FOR IMMEDIATE RELEASE: 5/25/2023
New Yorkers Demad a Public Bank at First-Ever Hearing on
Banks Eligible to Hold Billions in NYC Deposits
Community groups demand that New York City cut ties with banks that redline communities of color and finance destructive fossil fuels and speculative real estate, and establish a public bank.
NEW YORK, NY – Dozens of New Yorkers representing community groups across the city testified today at the first-ever public hearing before the NYC Banking Commission on the designation of banks eligible to hold municipal deposits. A familiar refrain at the hearing was the call for a public bank to hold city funds and reinvest in low-income neighborhoods and communities of color that the big banks routinely fail to serve.
Prior to the hearing, members of Public Bank NYC, a citywide coalition of more than 50 community and labor groups and community development financial institutions, held a press conference calling on the Banking Commission to act boldly to ensure that public money works for the public good.
“Instead of placing our public money on deposit with banks that redline our communities and finance destructive fossil fuels and predatory landlords, we need a public bank,” said Tousif Ahsan of New Economy Project, a citywide economic justice organization that coordinates the Public Bank NYC coalition. “A public bank would invest in climate solutions, permanently affordable housing, and other urgent needs in Black and brown communities.”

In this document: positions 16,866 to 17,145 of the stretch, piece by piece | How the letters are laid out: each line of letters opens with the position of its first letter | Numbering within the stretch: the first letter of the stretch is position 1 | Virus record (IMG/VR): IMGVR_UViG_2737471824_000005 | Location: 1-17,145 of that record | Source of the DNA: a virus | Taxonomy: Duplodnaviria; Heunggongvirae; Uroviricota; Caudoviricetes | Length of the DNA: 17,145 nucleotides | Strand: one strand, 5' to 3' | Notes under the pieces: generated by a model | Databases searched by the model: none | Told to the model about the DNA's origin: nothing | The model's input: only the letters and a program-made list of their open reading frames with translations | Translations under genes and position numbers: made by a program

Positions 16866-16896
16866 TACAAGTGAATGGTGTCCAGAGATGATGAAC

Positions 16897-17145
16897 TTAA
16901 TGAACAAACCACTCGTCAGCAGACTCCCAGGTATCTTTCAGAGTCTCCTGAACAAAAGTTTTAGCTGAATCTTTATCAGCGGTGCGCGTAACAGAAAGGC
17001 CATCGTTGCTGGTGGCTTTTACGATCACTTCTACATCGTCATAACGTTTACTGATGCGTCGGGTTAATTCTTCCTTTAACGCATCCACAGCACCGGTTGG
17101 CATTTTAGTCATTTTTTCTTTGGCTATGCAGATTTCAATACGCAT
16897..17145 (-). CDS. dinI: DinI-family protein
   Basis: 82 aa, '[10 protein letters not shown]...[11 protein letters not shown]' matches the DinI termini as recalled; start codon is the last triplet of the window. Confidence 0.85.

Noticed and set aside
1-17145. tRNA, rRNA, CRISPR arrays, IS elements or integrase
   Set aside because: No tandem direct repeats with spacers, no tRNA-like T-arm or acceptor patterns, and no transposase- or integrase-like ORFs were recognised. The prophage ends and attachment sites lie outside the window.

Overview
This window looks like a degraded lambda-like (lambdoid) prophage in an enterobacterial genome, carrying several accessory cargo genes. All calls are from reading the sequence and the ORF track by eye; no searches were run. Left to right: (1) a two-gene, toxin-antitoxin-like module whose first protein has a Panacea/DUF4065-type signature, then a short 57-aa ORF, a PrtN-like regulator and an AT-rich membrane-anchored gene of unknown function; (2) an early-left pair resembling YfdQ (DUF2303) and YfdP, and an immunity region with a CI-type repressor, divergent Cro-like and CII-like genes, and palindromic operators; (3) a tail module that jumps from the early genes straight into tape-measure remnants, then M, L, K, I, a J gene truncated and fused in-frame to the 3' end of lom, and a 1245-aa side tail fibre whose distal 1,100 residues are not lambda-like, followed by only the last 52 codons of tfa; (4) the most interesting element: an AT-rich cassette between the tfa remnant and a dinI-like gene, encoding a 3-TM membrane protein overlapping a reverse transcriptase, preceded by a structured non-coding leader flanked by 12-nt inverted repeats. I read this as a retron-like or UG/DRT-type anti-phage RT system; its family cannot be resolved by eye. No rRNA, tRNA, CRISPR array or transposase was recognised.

Public Bank NYC has long called on the City to democratize its bank designation process, as a key first step to establishing a municipal bank. Last summer, Public Bank NYC demanded that the City cut ties with Wells Fargo in response to reports that the bank discriminated against Black homeowners seeking to refinance mortgage loans. Two weeks later, Mayor Adams and Comptroller Lander did just that.
In February, the Commission announced new measures to hold the City’s designated banks “more accountable to the public.” Today’s hearing, however, offered much of the same, according to coalition members in attendance. The City approved all 28 banks that applied to be designated to hold city deposits, including Wells Fargo. Only the Comptroller’s office voted to reject the scandal-ridden bank.
In its testimony, New Economy Project said, “[B]ig banks invariably prioritize profit maximization over the interests of New Yorkers and NYC neighborhoods. Ultimately, we believe the best way to ensure that public money is reinvested locally in ways that advance the public interest is for the City to establish a public bank."